JoAnne Aldredge couldn't deal with the pain.
Her fibromyalgia was so bad the 45-year-old Scott Air Force Base resident would cry if she had to shake hands. Her oxycodone pain medications weren't working to curb the chronic, body-wide pain and tenderness so she was tempted to go to the emergency room to get more. Instead, on July 27, she went to her family clinic in Belleville.
The ball was now in Chris Herndon's court. Herndon, a doctor of pharmacy and an assistant professor at Southern Illinois University Edwardsville, heads a team that manages the clinic's opioid patients. They are referred by the clinic's doctors who are either worried their patients will abuse the drugs or aren't comfortable prescribing more opioids.
Despite Aldredge being described as a model patient, the team monitors her prescription intake because of her complicated medical history and because the drugs are potentially dangerous.
This clinic's team approach is rare locally and nationally, Herndon said.
In many cases there is "no evaluation of who we should be giving these pain medications to," he said.
Herndon's patients are forced to undergo drug tests and must always bring in their pill bottles. The team also checks Illinois' pill monitoring database to see the patient's prescription history.
"If you are going to get pills from us, you pretty much have to sign your privacy rights away," Herndon said.
Identifying the source of chronic pain can be difficult, and the patient may have an untreated psychological issue that manifests itself in physical pain.
"You don't really want to chase pain. You want to prevent it," Herndon said.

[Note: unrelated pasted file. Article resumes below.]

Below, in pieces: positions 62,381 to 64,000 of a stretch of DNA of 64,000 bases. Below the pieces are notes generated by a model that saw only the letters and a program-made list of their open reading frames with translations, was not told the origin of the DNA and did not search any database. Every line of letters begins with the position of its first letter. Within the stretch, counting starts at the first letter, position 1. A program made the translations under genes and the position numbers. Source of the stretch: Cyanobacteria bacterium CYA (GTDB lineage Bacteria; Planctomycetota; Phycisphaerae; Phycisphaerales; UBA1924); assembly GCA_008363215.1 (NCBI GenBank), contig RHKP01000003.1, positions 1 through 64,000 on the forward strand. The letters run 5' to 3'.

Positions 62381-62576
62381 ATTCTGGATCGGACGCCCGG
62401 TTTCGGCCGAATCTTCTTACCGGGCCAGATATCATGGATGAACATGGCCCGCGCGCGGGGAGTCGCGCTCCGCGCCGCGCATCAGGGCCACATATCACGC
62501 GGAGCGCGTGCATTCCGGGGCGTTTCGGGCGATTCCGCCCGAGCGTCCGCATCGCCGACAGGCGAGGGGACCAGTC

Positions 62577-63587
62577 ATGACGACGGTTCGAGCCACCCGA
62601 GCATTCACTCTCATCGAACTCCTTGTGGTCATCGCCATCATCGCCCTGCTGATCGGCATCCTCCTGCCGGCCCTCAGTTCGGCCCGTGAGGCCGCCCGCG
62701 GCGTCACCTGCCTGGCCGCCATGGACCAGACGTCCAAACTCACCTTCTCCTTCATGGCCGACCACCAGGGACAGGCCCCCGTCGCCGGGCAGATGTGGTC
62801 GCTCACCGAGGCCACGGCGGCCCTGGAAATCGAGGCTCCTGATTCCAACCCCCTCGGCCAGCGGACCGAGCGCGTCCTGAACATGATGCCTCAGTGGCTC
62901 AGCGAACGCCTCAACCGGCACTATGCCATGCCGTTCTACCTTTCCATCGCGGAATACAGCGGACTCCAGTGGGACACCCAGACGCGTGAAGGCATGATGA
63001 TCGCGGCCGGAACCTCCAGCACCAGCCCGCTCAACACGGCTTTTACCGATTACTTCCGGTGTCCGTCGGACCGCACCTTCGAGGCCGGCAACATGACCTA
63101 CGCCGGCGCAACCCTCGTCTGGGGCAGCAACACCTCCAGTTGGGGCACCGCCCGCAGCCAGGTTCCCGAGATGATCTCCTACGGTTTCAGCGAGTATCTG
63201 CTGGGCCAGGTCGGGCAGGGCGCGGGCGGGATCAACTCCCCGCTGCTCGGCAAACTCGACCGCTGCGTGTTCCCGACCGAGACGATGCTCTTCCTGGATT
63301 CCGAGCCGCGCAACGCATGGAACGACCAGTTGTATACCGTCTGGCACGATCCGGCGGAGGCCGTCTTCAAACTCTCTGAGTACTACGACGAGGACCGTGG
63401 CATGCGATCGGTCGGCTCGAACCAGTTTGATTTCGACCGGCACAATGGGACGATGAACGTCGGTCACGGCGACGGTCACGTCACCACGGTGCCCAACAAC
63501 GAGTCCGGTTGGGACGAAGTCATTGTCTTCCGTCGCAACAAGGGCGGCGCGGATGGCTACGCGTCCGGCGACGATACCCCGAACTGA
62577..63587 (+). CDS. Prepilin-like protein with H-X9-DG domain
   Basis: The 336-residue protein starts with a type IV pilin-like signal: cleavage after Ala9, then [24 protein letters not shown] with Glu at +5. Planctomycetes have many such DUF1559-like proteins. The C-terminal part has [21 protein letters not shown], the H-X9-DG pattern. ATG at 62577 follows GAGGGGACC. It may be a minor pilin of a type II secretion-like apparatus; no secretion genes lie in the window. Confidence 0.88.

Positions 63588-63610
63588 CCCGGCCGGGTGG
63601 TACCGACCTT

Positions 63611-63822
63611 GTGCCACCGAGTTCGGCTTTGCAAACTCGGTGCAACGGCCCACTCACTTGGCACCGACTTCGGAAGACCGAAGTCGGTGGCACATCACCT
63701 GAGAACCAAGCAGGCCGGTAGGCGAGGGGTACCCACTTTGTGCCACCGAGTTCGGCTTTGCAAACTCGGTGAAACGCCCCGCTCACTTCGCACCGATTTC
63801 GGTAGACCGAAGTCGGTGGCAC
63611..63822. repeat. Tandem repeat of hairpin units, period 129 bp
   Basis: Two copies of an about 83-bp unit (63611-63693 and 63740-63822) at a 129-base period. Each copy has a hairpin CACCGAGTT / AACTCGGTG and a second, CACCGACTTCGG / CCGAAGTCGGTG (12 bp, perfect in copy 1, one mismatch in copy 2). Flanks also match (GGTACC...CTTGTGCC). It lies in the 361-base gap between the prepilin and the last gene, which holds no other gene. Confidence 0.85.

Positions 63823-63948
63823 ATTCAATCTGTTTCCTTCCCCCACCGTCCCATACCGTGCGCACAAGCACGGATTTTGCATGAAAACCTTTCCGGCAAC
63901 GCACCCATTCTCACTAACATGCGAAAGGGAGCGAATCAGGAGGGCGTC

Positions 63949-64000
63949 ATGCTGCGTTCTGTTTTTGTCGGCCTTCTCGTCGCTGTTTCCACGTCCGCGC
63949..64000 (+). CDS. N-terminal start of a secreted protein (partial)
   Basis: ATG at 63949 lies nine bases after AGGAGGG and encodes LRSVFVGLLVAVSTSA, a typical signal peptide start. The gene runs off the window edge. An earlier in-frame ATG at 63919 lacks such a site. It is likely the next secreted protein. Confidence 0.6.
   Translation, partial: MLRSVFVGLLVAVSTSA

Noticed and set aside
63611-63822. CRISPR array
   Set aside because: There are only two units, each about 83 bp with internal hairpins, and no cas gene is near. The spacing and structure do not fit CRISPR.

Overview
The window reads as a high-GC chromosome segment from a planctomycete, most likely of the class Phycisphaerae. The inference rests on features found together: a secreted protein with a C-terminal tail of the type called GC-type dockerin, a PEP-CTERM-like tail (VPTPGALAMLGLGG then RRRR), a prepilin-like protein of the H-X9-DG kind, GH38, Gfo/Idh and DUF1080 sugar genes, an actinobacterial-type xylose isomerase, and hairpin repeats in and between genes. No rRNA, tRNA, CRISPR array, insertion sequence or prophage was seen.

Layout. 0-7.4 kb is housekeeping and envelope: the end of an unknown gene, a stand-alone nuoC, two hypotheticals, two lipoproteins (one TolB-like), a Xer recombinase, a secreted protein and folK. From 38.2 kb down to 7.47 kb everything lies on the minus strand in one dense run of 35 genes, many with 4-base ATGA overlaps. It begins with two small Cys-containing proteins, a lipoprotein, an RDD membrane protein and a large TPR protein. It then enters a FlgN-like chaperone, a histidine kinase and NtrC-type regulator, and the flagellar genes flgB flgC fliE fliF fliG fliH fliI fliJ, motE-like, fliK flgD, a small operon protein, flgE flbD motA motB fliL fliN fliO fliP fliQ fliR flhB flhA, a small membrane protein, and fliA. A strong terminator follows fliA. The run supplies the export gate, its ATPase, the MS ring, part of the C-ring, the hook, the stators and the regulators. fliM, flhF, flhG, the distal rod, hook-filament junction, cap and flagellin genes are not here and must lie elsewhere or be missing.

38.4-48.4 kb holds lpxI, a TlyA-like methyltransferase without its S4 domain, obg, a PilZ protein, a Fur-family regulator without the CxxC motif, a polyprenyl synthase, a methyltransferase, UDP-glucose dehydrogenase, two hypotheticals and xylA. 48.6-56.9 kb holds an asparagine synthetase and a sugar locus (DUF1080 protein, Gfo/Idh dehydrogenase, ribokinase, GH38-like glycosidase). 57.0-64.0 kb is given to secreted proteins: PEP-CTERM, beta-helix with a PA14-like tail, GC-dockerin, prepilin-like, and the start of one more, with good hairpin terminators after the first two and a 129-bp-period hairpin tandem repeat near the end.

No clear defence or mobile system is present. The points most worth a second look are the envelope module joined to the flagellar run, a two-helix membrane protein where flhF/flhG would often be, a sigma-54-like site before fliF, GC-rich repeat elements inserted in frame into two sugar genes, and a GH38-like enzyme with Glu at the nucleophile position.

Herndon's team -- which on that day consisted of a medical resident, a pharmacy student and the clinic's director in behavioral medicine -- weighs several factors when deciding what and how much to prescribe a patient.
One patient that day, a man in his 20s who had post-traumatic stress disorder, wanted more Percocet. His request was denied, in part, because an outside doctor was prescribing Xanax to treat the disorder. Combining those two drugs can be deadly.
"He's begging not to wake up," Herndon said.
Aldredge had been trying to address her extreme pain since April 2010. Opioids are only part of her entire pain management plan: Aldredge does acupuncture and had been doing aquatic physical therapy.
But without opioids, she can't even cook.
"My husband was basically doing everything," she said.
Aldredge's illnesses -- she also has circulatory sleep apnea, gastroesophageal reflux disease, depression and hypothyroidism -- have taken a toll on her marriage. She wonders where she would be without a supportive husband and access to quality medical care.
As for fibromyalgia and the pain: "It will never go away."
Aldredge's pain medication was increased that day. Though Aldredge errs on the side of caution when taking her medications, she admitted there is always the temptation to take more painkillers than prescribed.
"Becoming an addict is a great concern for me," she said.
Herndon estimated a quarter of his approximately 50 patients are drug seekers. His final patient that morning fit that description.
Herndon said the woman knew how to play the system. She came in late and figured, rightly in many cases, that the doctor would be running late and would just give her what she wanted.
But Herndon told the woman he could not prescribe the painkillers she wanted because they would complicate other medical issues she was dealing with. She didn't care; she just needed more Vicodin.
Herndon, obviously frustrated, speculated she would probably try to buy drugs on the street if she couldn't get them legitimately.
"That lady will wind up dead -- guaranteed."